"Words without action is a colossal failure of leadership."
- Jay Kuhns, 2014
Finally, a quote for the ages! Or, at least for this blog.
The longer I work in leadership the more I realize that simply saying words, even the most powerful ones, simply lose their impact without follow through. At no time is that more important that discussing the critical role that conflict plays in the world of work.
One of the burdens of leadership is to create trust among the members you lead. Meghann Biro's article in Forbes describes key leadership behaviors that help us achieve that trust. We've all learned, some quickly and others not so quickly, that we can not do it all. We must surround ourselves with bright minds that add value to the work we are responsible for producing.
We've also learned that when you have more than one person working on an issue, conflict is sure to arise. That's a good thing! Conflict is what pushes our thinking...expands our point of view...creates energy...and gets even better results than what the original idea might have done.
Unless the leader completely messes it up, and conflict crashes down on the team like an anvil from Road Runner.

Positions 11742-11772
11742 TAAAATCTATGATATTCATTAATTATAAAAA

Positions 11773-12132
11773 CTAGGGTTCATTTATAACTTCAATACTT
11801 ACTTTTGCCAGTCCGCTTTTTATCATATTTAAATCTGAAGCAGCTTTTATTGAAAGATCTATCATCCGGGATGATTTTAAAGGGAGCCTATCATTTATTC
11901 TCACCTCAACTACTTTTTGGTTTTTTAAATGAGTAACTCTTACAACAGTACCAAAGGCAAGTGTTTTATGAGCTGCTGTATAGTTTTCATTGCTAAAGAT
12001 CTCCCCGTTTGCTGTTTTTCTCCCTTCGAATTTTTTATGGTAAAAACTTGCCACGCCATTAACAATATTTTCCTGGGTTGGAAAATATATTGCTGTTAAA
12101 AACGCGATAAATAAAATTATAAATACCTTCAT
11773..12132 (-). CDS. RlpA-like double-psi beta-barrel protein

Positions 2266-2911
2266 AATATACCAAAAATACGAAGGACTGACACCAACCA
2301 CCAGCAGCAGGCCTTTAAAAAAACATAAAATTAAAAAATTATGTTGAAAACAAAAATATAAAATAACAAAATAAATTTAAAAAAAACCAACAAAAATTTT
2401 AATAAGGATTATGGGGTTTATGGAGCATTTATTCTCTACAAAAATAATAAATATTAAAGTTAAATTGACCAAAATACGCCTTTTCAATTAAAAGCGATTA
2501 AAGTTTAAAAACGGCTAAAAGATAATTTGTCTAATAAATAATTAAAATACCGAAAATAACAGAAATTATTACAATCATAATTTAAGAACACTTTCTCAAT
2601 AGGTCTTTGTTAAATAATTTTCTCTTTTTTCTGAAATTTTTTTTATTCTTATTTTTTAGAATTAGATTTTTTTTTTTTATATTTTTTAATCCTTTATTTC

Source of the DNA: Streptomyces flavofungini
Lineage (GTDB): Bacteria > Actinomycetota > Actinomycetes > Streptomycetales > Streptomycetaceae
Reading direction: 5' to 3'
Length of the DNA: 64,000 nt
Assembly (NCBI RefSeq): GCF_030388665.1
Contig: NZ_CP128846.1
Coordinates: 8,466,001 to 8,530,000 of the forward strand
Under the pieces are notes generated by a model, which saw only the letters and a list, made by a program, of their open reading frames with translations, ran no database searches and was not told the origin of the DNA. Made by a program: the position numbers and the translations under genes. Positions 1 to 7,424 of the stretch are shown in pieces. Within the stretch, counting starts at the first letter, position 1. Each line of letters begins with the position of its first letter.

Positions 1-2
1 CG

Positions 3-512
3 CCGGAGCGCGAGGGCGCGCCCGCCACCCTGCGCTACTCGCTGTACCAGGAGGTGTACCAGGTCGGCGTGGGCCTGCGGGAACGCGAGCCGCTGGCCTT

You're the Leader for a Reason
Introducing conflict as a positive tool to move ideas forward and achieve breakthrough results may not be a new concept; but it is a new practice. The stigma associated with conflict is often negative and is considered something that "should be dealt with."
Wait a minute! Have we actually programmed our leaders to think that challenging ideas is a bad thing? Obviously crossing the line to rude or inappropriate behavior is not what I'm advocating; however, creating an environment where leaders and employees can challenge each others perspectives is not only healthy, it should be required.
That's right. It should be a requirement that in order to be considered an effective leader you must create a culture that embraces positive conflict as a strategy.
How About You
What is the culture in your workplace? Do your team members, colleagues, and organization embrace conflict strategically? Or, is that simply a behavioral issue that HR needs to take care of?
I'd love to hear from you.
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